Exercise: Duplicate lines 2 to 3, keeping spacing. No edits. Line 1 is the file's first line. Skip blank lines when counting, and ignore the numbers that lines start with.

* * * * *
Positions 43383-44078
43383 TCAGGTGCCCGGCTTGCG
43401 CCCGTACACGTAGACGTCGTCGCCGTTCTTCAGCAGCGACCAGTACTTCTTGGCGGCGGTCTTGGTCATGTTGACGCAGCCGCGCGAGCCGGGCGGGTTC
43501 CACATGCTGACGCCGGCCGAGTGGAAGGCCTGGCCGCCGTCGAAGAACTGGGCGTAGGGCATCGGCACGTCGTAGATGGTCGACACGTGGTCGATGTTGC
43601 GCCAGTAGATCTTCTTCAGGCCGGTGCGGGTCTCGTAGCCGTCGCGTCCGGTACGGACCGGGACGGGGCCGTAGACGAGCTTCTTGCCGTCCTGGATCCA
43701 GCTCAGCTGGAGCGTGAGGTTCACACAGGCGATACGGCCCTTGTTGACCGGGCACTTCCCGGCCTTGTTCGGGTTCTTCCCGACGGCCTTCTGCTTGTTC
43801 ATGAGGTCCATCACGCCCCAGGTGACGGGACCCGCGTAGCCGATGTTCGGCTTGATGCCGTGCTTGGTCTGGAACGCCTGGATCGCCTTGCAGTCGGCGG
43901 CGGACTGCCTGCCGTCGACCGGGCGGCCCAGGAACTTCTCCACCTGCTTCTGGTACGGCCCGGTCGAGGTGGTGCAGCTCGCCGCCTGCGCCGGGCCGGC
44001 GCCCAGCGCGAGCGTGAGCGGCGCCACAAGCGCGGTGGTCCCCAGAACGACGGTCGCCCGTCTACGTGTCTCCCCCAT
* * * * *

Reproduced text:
43383 TCAGGTGCCCGGCTTGCG
43401 CCCGTACACGTAGACGTCGTCGCCGTTCTTCAGCAGCGACCAGTACTTCTTGGCGGCGGTCTTGGTCATGTTGACGCAGCCGCGCGAGCCGGGCGGGTTC